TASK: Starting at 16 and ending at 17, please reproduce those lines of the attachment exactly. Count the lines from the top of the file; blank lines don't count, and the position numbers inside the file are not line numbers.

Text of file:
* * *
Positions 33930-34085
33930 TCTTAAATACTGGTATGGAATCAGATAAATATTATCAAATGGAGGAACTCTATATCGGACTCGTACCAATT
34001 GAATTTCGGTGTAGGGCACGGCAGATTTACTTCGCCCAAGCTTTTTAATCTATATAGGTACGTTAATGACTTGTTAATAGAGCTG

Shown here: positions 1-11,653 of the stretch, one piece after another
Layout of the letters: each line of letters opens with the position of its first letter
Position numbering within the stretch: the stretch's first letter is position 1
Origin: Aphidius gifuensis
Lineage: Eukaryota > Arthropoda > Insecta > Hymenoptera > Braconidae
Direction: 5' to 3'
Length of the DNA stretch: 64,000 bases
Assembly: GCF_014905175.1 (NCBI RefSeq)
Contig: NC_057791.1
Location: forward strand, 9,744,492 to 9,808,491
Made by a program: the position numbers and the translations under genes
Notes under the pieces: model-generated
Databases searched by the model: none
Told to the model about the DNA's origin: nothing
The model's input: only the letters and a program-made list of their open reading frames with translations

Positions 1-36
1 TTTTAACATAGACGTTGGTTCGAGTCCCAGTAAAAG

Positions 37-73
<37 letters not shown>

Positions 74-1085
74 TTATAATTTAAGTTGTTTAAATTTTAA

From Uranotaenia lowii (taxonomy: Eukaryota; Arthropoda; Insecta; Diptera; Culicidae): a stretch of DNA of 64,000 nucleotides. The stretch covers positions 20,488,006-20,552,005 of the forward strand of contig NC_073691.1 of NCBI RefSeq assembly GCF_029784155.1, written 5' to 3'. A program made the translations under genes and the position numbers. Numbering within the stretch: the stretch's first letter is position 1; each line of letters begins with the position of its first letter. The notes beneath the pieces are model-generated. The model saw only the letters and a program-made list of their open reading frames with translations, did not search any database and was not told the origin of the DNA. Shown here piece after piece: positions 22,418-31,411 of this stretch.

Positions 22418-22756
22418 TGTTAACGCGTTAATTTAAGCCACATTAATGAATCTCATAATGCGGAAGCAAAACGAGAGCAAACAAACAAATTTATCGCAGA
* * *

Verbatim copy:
Databases searched by the model: none
Told to the model about the DNA's origin: nothing